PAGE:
"I can't see him. Wait," he said as he saw movement in the shadows, "there he is!"
Andy turned away from the window and signalled that they crouch down.
"You see!" he hissed triumphantly. "I told you that this meant something! This is exactly what I saw in my mind! That girl needs our help Bonnie. We can't just leave her in there."
"But I can't see what we can do here. I mean we can't just waltz in there, take her and go. We need professional help. We have to go back to the car and get the police."
She began to get up but Andy yanked her back down,
"No," he said firmly. "If he's already kept her here for this long, what's to say that he isn't going to kill her right now? He isn't going to keep her forever and judging by his what he's doing right now, I don't think she's going to make it through the night. We don't have time to go all the way back. We have to get her out somehow ourselves."
No matter how afraid, angry and incredulous Bonnie felt, she knew that what Andy said made sense. They would have to do it themselves. She sighed heavily, wiped her face wearily with the back of her hand and tied up her hair.
"Okay. But we need to think of a solid plan first. We don't have much time. Just have a look to see what's going on."
Andy stood up to look through the window again. Lisa was still on the floor, alive but just barely. However, it didn't look like she was going to stay that way for long. He saw the man come in with the very same butcher's knife Andy had seen him with previously. Murder was in his eyes.
"Oh no," said Andy, filling up with dread.
"What?" Bonnie whispered.
"He's going to kill her."
"What! How do you know?"
"He's going to kill her!" he repeated, panicked. He'd spoken louder than he'd meant to. The man raised his glance to the window, knife still in hand. Andy swore that the man was looking him dead in the eye. He quickly crouched back down, his heart thumping uncontrollably.
"He saw me!"
"He saw you?" she nearly shrieked, her eyes popping with terror. "Come on!" she said, jumping up. "We need to get the hell out of here! We can't do anything for her if we're dead!"
Andy was relentless. "No!" he said, breathing fast. "We need to." He heard footsteps around the corner and put a finger to his lips to show Bonnie that she needed to remain silent. They slowly backed around the other corner. He stood closer to her, now completely wracked with fear.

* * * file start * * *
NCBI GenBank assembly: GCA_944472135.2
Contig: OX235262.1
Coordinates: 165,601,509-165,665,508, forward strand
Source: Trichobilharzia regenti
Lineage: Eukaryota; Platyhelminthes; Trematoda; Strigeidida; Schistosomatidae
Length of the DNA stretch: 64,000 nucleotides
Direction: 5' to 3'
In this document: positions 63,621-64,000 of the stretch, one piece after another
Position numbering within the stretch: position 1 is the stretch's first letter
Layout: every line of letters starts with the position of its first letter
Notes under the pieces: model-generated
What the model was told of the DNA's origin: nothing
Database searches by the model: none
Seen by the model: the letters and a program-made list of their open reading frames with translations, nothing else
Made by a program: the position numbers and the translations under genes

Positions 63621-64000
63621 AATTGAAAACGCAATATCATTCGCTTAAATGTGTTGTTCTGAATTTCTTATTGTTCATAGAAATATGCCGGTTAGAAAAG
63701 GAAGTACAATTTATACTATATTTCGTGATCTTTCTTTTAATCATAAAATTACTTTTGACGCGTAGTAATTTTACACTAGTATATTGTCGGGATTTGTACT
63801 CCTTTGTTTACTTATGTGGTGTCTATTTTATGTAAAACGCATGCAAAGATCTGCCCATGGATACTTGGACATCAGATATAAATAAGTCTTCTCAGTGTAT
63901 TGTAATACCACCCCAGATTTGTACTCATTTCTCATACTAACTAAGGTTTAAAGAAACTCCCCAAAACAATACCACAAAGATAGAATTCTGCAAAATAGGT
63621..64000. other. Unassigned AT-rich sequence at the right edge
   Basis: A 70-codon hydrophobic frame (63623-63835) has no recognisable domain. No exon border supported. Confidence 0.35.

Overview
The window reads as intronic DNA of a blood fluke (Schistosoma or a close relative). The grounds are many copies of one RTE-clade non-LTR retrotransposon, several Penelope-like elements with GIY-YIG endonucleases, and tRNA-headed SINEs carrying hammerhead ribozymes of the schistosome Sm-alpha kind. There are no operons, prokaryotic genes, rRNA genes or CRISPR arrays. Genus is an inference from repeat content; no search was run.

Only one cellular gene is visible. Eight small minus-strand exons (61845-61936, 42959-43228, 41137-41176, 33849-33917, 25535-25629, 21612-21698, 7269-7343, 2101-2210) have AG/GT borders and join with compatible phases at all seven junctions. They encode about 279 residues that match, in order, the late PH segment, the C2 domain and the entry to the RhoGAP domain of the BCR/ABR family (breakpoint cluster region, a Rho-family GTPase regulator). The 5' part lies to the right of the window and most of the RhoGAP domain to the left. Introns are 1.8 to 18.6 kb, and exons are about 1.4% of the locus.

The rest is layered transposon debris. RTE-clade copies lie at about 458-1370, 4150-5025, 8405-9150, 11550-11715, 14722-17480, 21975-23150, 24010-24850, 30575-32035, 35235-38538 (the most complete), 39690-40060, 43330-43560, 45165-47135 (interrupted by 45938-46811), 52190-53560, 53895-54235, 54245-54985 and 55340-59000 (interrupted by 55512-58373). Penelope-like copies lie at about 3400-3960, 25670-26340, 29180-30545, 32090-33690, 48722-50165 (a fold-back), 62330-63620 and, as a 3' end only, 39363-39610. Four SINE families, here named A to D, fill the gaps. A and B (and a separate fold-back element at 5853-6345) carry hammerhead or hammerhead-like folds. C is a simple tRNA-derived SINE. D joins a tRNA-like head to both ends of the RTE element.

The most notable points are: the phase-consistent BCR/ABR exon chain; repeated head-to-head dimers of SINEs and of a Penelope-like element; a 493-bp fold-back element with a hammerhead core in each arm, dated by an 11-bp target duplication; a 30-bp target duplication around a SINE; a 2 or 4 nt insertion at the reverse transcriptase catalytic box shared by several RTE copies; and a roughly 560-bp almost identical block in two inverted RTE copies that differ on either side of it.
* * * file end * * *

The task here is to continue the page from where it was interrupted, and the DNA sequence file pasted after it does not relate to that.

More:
"Okay listen," he said speaking quickly and simultaneously looking behind Bonnie to see if the man had found them yet. "No, listen!" he pressed as he saw that Bonnie had opened her mouth to interrupt. "Lisa is alone in there right now. Judging by how quickly he came out, he probably left the door open. I need you to go in there, untie her and take her back to the car. Wait for me there. If I don't get back there in twenty minutes, drive off and go to the police station."
Bonnie looked well and truly angry. "And what exactly is going to happen to you during this whole plan? Andy, we're risking our lives for some girl we don't even know! We're in the middle of some God-forsaken forest, we don't know what this man is capable of and you're asking me to leave you alone with him? No, I'm not out of my mind!"
"We don't have time to argue! Please, please just do it. It's our best chance. I promise I won't do anything stupid. Please."
With one last murderous glare, she set off to the other side of the building.
"Bonnie," he hissed.
She turned to look at him. "Please be careful."
With that, she disappeared around the corner. He was confident that Bonnie would be sharp enough to not get herself into a sticky situation. He wasn't too sure that he could do the same. He turned around to see the man standing about five metres from him. He looked both livid and surprised that somebody had found his personal house of horrors. Without a word, he pulled a pistol from his waistband. Andy's heart thumped even harder. He hadn't banked on the man having a gun. He hadn't thought that far ahead. He didn't even pause to see if the man had pointed it him yet or not. He turned and ran into the woods as quickly as he could. He heard the deafening gunshots behind him and felt the bullets whoosh past his head. He dared a glance behind him as he was running and saw that he could faintly see the man's outline amongst the tree trunks. For a man of his size, he was moving incredibly fast. This worried Andy. He heard another gunshot behind him and ran even faster. Suddenly, he tripped over a fallen branch and flew through the air before slamming into the ground, hitting his head on a root. Dazed and disorientated, he scrambled to his feet and continued to run. The man was closing in on him. Slowly but surely, he gained more ground and Andy crashed to the ground once more; pinned down by what felt like a ton of muscle. The man gruffly turned him onto his back and proceeded to punch him in the face. Andy felt his nose break and the blood gush all over his face. He couldn't see anything.
"What the hell do you think you're doing?" he grunted between brutal punches to Andy's face. "You think you can follow me and spy on me? We'll let me tell you," he whispered, grabbing Andy by his collar and talking straight into his broken face, "I'm going to kill you, and then I'm going to kill that useless bitch in there too!"